Glenn Brown - Biography and Legacy
Hexham, Northumberland, UK
Biography of Glenn Brown
Glenn Brown was born in 1966 in Hexham, Northumberland, in the north of England. He has described the importance of religious iconography to his early visual development - "It's what surrounded me when I was growing up" he said - and particularly the grandiose, often violently shocking, subject matter. But as Brown's artistic interests developed into adolescence, it was the self-aware language of postmodernism that attracted him. Speaking of artists like Gerhard Richter, Sigmar Polke and Richard Prince, he picked up on the "emotional detachment, the cool gaze of the detached artist" and the fact that the audience "never quite know what [the artists are] thinking. It's about the way technology has detached us from the direct relationship with the real world" he concluded.
Early Training and Work
Brown began his formal training with a Foundation Course at Norwich School of Art & Design, before earning his BA in Fine Art from Bath School of Art. In the early 1990s he moved to London to study at Goldsmith's College of Art, not long after key members of the Young British Artists (YBA) group, including Damien Hirst and Sarah Lucas, had graduated from the college; "I was very aware of them and what they had done", he recalled. Like his predecessors, Brown was taught by the influential tutor Michael Craig-Martin, now world famous for having steered the YBAs towards the path of international success. Craig-Martin's focus as a teacher was less on specific skills and more on developing a certain way of thinking about art, as Brown put it, "Painting wasn't taught. Philosophy was taught. I realised you couldn't do anything original - because if you did something that had not been done before, it would not be understandable".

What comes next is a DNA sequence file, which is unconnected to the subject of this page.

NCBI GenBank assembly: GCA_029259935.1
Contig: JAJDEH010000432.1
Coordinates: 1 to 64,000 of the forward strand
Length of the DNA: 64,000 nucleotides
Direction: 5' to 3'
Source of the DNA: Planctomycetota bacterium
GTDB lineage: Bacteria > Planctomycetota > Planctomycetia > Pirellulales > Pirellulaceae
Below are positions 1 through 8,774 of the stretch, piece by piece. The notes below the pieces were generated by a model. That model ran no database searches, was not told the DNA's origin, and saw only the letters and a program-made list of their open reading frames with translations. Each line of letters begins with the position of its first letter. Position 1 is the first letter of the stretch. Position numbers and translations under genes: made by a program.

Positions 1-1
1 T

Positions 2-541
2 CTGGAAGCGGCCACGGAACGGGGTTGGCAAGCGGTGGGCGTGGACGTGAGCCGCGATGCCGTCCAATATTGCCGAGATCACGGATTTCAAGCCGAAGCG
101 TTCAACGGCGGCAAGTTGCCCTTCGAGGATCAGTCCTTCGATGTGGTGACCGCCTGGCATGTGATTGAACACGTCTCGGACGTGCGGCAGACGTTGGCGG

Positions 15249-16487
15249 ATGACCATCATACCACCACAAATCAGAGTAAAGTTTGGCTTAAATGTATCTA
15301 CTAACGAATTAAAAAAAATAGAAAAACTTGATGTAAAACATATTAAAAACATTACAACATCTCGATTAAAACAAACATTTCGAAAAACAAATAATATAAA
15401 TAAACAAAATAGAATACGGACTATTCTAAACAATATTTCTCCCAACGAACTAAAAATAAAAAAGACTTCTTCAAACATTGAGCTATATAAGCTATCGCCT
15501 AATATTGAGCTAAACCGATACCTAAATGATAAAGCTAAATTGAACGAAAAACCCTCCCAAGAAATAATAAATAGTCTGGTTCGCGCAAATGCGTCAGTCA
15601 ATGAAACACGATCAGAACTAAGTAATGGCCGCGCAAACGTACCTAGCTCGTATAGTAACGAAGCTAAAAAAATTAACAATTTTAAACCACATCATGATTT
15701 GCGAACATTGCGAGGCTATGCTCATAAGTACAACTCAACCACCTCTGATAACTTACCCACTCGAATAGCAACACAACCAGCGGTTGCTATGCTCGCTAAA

Brown took up the challenge of "being original" by devoting his energies to painting; a medium that seemed on the brink of death in the 1990s: "That always felt very much an issue when I was at college. What you paint, how you paint, painting is dead, this is the last dying throes of painting" Brown recalled. The postmodern language of appropriation, as practiced by the likes of the Pictures Generation made a special impact on him. Inspired by the writings of the French philosopher Roland Barthes, the Pictures Generation, named after a 1977 exhibition in at the Artist's Space in New York, was a loose-knit of artists, including Cindy Sherman and Richard Prince, who interrogated (amongst other things) by way of image deconstruction, the idea of mass consumerism and artistic originality.
One of the first paintings Brown made while still at Goldsmiths was Atom Age Vampire in 1991, one of many pieces that copied the work of British Expressionist Frank Auerbach. Drawing on digital reproductions of the original paintings, Brown reduced the raised surface of the Auerbach originals, transforming them into glossy, flattened imitations. Gradually, the work of other painters was filtered through Brown's digital lens, including Karel Appel, Willem de Kooning, and Chaim Soutine. Brown insisted that his fascination with expressionist art was sincere - "I want to be Soutine, I want to be de Kooning, slashing away at the canvas" - but expressionism had been met with scorn by the postmodernists: "I fetishize the brush mark, and treat them like objects to be gazed at in awe [but eventually only] to be mocked" Brown confessed.
Following graduation, Brown followed the lead of many of his peers when he set up studio in the neglected area of Shoreditch; an area of East London where abandoned factories, squats and run-down shops were occupied by aspiring artists and gallerists. Brown's inclusion in exhibitions promoted under the banner of YBA, including the iconic Sensation at London's Royal Academy in 1997, tied him to that movement, though the artist himself had sought to put some space between himself and the YBAs. In Brown's view, his determination to paint distanced him from the installation-heavy art of the most prominent YBAs, namely Damien Hirst, Tracey Emin, Marc Quinn, and Jake and Dinos Chapman. Yet he became part of a painterly component of the movement that embraced artists including Gary Hume, Fiona Rae, Jenny Saville, and Chris Ofili all of whom adopted new conceptual approaches to "old fashioned" art of painting.